Linda Jo said...

I wish I had a style! Maybe one day if I keep working on it..and reading your blog! ha!

Oh said...

Jeanie, just a quick stop to say "hi" - I paged through this entry and must make coffee and then come back and really read it - I have missed so much this week and want to catch up. I really need a lecture on not working so much. eiyiyi.
And I see plenty here that intrigues me, including Laurel Burch. OK, back in a bit!

anno said...

Jeanie, I loved this post, and not just because I stopped watching Ken Burns's documentaries after a few episodes of his series on Baseball. The sameness of his approach ultimately does his subjects some disservice: he gives his subjects the Ken Burns treatment, and they all end up coming off much the same way. Not only is it dull, but it seems dishonest, a way of not really engaging with his material or thinking about it.

FWIW, I have the same problem with series writers, actors who always play the same character, and artists. I like Laurel Burch, but I wouldn't want a home completely decorated in her style.

On the other hand, I know there is tremendous pressure on artists to "brand" themselves; helps with marketing, product placement, etc. -- all the stuff that brings financial reward. Finding a balance between developing a practiced style and challenging one's self with new ideas seems hard to do.

FWIW2: This reminds me of seeing Nick Nolte in an old movie, I'll Do Anything, where he plays an actor auditioning for roles, and actually steps out of the traditional Nick Nolte persona. I was fascinated, and thrilled: he really is an actor.

Jeanie said...

Linda -- I'm not sure if you'll "get a style" hanging around me -- but actually, I think you already have one -- we all do!

Oh -- Looking forward to hearing you weigh in. Come back soon!

Anno -- You got it! Exactly where I was going. You brought up a point I hadn't been able to articulate -- that in giving all the subjects the same approach, he is doing them a disservice. And yes, the branding/marketing point is a solid one, one I deal with daily at my real job! (My "actor" revelation was when Jim Carrey appeared in a tiny little movie called "The Majestic." Not a trace of goofiness...

Laura said...

Okay, I cannot speak to creativity today because my brain is kind of mushy, BUT I have one thing to say to the programmer of this series. Why, oh why, would you show it all in one week? Who can watch 2 hours of TV every night of the week? They should have made it appointment television, one hour a week.....It might have had a better chance at word of mouth! Next time, have one of those people call me!

Laura said...

Oh, and that movie, I'll Do Anything, is SO GREAT!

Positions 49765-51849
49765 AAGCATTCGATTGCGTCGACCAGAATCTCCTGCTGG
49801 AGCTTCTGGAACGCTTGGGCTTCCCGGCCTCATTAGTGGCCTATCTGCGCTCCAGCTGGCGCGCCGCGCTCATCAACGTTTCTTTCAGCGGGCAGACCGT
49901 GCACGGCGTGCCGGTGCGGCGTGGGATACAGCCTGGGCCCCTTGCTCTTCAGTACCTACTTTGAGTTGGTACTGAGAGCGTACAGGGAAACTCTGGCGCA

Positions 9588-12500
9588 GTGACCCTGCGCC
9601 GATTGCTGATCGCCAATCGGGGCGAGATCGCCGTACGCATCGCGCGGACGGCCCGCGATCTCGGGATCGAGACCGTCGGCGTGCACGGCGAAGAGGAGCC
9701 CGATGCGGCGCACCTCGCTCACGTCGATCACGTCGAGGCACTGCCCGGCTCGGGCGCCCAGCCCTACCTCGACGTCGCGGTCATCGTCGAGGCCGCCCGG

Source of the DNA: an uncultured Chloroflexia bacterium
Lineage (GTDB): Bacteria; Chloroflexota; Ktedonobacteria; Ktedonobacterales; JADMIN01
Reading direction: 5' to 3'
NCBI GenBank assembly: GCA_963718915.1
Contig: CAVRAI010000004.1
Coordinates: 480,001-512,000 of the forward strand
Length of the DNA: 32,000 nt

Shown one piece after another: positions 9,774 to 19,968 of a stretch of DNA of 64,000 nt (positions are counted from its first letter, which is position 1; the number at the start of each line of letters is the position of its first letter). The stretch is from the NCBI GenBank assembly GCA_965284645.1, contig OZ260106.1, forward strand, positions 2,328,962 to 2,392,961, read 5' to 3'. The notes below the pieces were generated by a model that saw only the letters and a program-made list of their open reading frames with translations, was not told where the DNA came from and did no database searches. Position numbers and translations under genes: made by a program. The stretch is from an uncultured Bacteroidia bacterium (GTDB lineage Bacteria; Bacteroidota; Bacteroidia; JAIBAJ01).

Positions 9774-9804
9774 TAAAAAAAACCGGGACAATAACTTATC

Mae Travels said...

I think the limitations you outline were especially problematic in "The War." And I think the idea of his style turning into a set of limitations as he tries to shoehorn more and more topics into it is really the problem, not the style itself. It goes beyond monotony. But I've only watched a few of his things -- didn't feel like doing the national parks at all.

beth said...

oops....I'll have to come back...this is a long one where I need a cup of tea and no distractions.....

Ruth said...

Jeanie! Bravo (or is it brava) for articulating why I didn't watch this series! I hadn't put it into coherent thoughts, let alone words. But I just avoided the Park series and left it at that.

Now, after reading your excellent post, I recognize that I just couldn't take that same style again! I'd rather look through a coffee table book of photos about the National Parks frankly.

I plan to hear him speak when he comes (gotta go pick up those tickets), because I haven't heard him in person yet. What a treat! And I do admire what he did for documentary film. But there are others who do it even better, and it is a very good point that he could have evolved his style over the years and decades.

Very very well done, and I had not even realized they aired it TWICE. Yikes.

Joanne Huffman said...

I loved the Civil War and the Baseball (bought it for my husband, surprised myself that I liked it) series. After that, I haven't really watched them. I watched the first National Parks and didn't get around to watching more. Part of it is boredom with style, which seems repetitious after a few times. But there's more to it than my short attention span and a seemingly endless repetition of the same presentations. Some of it has to be a reaction to content/substance. I think some of it has to be the fact that he's telling me more than I want to know - he's not taking me along in the hot pursuit of fascinating information - part of the editing problem you talked about. Bits of static style (Mary Englebreight, Laurel Birch, etc) are fine because they are component parts to our own eclectic styles; but are best when interspersed with the rest of our lives (I love reading mystery series, but not a whole series all at once).